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EA confirms Battlefield V did not meet sales expectations

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It’s no secret that Battlefield V had arguably the rockiest start of any entry in the long-running military shooter series. From the moment it was announced, with its sweeping changes to cosmetics and diversity, it had a very vocal contingent of the fanbase rallying against it. It also didn’t help that although developer DICE walked back most of those controversial tweaks, when the game launched it was a buggy mess and missing a lot of the content that had been promised before. DICE have done some amazing work in fixing bugs and pumping out content with their new Tides of War live-service, and BFV really is in a great spot now with some further huge updates right around the corner. But this is now. A few months back and things looked far grimmer as EA CEO Andrew Wilson confirmed in a Q1 earnings call to investors last night.

According to Wilson, delaying the game’s release until December and unbundling hotly anticipated content like the Firestorm battle royale really hurt the game’s launch. While it initially sold 7.3 million units, this was still about 1 million less than EA had expected (which was already almost half of what Battlefield 1 sold at launch).

The desire to make changes to Battlefield V led us to move its launch into a more difficult window, and prioritizing the single=player campaign over the battle royale also hurt sales.

As a result, we sold 7.3 million units, about 1 million less than comprehended by our Q3 guidance. However, people play Battlefield for a long time, and we’re in this for the long haul. Battlefield 1 still has nearly 4 million monthly active used, and Battlefield 4 has nearly 2 million, more than five years after launch.

BF1 and BF4 weren’t the only titles still holding strong as it’s been revealed that over 27 million players played a Battlefield game last year. It also has to be pointed out though, that while BVF’s sales numbers were less than anticipated, EA still made a bunch of cash here. That was because of a sharp uptick in digital sales, which has far fewer overhead costs than physically shipping copies out (EA keeps 100% of all transactions on their Origin platform on PC, for example). In fact, BFV sold less than half the number of physical copies sold when compared to predecessor Battlefield 1. BFV did drive fewer new subscriptions to Origin Access Premiere than expected at launch, but the overall digital sales since have outstripped EA’s estimates.

On top of which, as mentioned above, Tides of War and its daily/weekly challenges and big seasonal content updates helped tremendously to, ahem, turn the tide. Wilson explained that “when we released the Season 2 content in January, Battlefield V became the largest Battlefield game ever.”

And we have an exciting live services plan ahead of us, with the launch of the Firestorm battle royale game mode in March and continuing through fiscal 2020. The live services content presents an opportunity for upside as we look to sell more copies of the base game and players invest in more cosmetic changes to their characters.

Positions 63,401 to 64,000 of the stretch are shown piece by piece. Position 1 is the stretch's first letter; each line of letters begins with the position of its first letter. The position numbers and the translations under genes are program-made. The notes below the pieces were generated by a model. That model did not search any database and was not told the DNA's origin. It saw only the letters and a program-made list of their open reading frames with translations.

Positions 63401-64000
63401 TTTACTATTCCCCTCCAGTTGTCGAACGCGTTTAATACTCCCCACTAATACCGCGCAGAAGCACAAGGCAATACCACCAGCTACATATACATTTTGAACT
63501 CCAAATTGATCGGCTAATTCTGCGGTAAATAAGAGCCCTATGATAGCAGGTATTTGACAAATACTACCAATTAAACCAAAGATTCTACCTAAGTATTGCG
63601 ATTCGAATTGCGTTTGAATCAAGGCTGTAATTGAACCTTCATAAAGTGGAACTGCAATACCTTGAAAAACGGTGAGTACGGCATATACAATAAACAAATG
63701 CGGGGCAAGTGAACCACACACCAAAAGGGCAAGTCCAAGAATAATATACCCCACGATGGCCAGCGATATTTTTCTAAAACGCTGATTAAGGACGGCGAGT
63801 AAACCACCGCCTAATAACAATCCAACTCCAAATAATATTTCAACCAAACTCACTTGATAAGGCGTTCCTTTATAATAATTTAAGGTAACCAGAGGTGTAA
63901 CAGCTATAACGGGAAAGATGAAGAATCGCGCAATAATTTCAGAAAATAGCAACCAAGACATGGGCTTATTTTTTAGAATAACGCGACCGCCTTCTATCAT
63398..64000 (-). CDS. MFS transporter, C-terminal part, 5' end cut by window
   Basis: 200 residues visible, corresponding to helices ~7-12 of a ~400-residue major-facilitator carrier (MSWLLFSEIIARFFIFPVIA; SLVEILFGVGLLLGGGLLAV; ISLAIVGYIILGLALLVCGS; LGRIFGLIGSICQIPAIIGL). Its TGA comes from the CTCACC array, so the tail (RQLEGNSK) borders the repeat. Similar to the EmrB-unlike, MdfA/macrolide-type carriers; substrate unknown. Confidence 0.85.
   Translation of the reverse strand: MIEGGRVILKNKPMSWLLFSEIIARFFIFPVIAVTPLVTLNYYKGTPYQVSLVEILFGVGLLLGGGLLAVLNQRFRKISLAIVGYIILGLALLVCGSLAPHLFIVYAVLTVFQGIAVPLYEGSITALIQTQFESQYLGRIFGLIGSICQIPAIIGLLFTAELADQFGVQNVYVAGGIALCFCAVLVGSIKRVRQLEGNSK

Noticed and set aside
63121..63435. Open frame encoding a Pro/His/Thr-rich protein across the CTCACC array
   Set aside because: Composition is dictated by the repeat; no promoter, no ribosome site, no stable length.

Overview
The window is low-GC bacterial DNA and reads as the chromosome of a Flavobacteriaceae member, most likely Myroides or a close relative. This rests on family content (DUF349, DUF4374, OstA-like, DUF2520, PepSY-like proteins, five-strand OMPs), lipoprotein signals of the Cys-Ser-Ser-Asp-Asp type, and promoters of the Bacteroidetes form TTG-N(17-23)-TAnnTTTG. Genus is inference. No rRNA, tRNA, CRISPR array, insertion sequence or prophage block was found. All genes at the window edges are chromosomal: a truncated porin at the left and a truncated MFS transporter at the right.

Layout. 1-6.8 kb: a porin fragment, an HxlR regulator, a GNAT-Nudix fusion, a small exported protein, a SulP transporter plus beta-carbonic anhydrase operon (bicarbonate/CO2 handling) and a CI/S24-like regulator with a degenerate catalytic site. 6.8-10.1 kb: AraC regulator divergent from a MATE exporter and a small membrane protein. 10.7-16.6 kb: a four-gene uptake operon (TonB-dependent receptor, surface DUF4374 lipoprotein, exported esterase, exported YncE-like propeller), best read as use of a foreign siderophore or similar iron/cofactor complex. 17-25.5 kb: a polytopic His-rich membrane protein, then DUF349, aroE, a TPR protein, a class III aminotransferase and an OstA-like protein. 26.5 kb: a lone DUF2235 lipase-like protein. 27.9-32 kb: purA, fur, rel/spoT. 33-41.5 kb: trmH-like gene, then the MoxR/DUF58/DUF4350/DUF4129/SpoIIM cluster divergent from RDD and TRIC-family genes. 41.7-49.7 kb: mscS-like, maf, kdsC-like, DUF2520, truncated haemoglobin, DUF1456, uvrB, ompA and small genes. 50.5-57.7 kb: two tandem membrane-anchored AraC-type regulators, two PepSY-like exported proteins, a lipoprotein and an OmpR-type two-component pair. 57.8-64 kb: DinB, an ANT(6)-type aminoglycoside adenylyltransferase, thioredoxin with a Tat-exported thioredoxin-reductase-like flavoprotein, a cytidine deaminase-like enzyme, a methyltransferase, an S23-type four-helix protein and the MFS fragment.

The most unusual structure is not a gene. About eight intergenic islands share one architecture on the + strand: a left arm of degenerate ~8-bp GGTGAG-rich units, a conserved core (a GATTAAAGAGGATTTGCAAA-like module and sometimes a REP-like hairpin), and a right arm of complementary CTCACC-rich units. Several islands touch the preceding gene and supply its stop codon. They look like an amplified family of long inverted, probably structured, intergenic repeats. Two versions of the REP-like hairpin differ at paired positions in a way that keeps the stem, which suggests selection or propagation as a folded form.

There are two things to unpack here, and the first I’ll tackle is Firestorm. According to Wilson, Firestorm “will be a unique take on the royale genre, integrating unique Battlefield characteristics including strategic squad gameplay, varying objectives and vehicles.” However, that may not be enough as EA and Respawn Entertainment just dropped Apex Legends, their free-to-play Titanfall battle royale spinoff, on Monday night to huge acclaim and an almost instantaneous massive player base. How does Firestorm still hold its appeal when players can go out and play a fresh and exciting new battle royale experience with gamechanging mechanics for free right now?

The other element of Wilson’s statement that needs addressing is his mention of players investing in character cosmetics. At the moment, there’s nothing in BFV that costs real-world money, as all items are purchased using Company Coin earned by just playing the game. However, DICE has been planning to launch an additional premium currency system that uses real world money for quite some time now. The inclusion of this new currency has only been delayed due to DICE first fixing one of the game’s biggest and most complex launch bugs that prevent players at max rank from earning any Company Coins for their actions. That was finally fixed last week, which means the new currency is good to go. That also means a whole bunch of additional microtransaction cash will soon be heading EA’s way.

As I’ve mentioned before, I don’t personally have outright hatred for microtransactions in live-service games – especially ones aimed purely at cosmetics, like in BFV – as I’m fully cognizant that if I want good weekly updates and content, then somebody needs to get paid for it. But there’s a huge portion of gamers that despise microtransactions passionately, no matter how benign they are, and want them gone. We’ll have to see just how many players adopt the system when comes to BFV and just how much they can help to buouy BFV’s once-flagging bottom line even further.

Last Updated: February 6, 2019

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